Catching up with Jesse Cool about programs that give back locally and globally
Imagine sitting down with Jesse Cool and not talking organic food or sustainability or what was happening at her restaurant (Menlo Park’s Flea Street Cafe) or other eateries. Of course, when you’re at her home, it’s impossible to ignore the large organic garden and the chickens in the backyard. While we did drift out to the backyard for some photos (in the rain), we were there to talk about Jesse’s recent experience in Africa and her long support of JobTrain and its graduates.
At JobTrain’s annual Breakfast of Champions fundraiser on May 4, Jesse is being honored as Role Model of the Year. (She’ll be sharing the stage with 49ers head coach Jim Harbaugh, who is this year’s featured speaker.) “My relationship with JobTrain goes all the way back to Late for the Train days,” she said. “The culinary training they offer has really evolved over the years thanks to Chef Adam Weiner. Just in the past year we’ve hired three JobTrain graduates, two at Flea Street and one at Cool Eatz.
“It’s a learning experience for both sides. I think it’s my responsibility to give back because I’ve been given so much. Many of the people trained at JobTrain have really struggled. It’s so rewarding when you find talent and dedication to the food industry and can provide an entry into a profession.”
And she’s seen successes. One young man who spent a year and a half working his way up the kitchen pecking order at Flea Street is now at Everest in Chicago. “My chef Carlos [Canada] spotted him right away and told me he was going to make it,” she said.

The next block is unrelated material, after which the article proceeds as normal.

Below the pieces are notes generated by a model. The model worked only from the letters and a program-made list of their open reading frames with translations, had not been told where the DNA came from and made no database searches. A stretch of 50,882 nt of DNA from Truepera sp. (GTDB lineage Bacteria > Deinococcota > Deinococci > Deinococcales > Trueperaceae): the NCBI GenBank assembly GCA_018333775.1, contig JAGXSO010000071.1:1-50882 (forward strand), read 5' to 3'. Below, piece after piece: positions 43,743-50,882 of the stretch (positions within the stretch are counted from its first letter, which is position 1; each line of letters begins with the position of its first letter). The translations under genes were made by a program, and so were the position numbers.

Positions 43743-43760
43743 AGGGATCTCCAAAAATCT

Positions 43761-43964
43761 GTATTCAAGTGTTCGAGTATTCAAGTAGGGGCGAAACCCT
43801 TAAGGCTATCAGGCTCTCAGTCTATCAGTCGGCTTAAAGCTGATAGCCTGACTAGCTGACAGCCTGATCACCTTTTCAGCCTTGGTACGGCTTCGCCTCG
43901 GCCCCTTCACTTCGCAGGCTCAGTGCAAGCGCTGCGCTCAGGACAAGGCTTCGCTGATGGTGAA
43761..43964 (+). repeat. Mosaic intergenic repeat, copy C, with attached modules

The talk turned to Rwanda when we commented on the baskets on the wall behind Jesse’s kitchen table. She’d heard about the work Women for Women International was doing in Africa through a woman who’d taken one of her cooking classes. “I found myself reading books about Africa instead of books on spirituality,” she said. “Reading about people living in conditions of despair and hopelessness who are transformed thanks to love and community was inspiring. It was a way to self-discovery for me.”
Through the organization, Jesse sponsored a women, supporting a program that provides financial assistance for job training and human rights awareness. And she became increasingly drawn to the idea of visiting Rwanda, which she did earlier this year.
“I knew that I’d learn more about myself by cooking with Rwandan women and learning more about their traditional food,” she said. “I bought home a lot of baskets — and more are on their way here. Each has a story about the woman who made it. I’m in the planning stages of an event that will showcase the baskets and feature a woman cooking Rwandan food. It won’t be chichi, but I hope it will demonstrate how Women for Women helps make these women more self reliant.”
Jesse’s current global outlook may surprise some people who so associate her with everything local. “Local is important, supporting organizations like JobTrain,” she said. “But I see it as an ever expanding circle — reaching out to people who can use our support even if they’re on the other side of the Earth.”
Note: Tickets to attend Breakfast of Champions are available online; if you or your company is interested in sponsoring the event, contact Kail Lubarsky, (650) 330-6569.
Photos by Scott R. Kline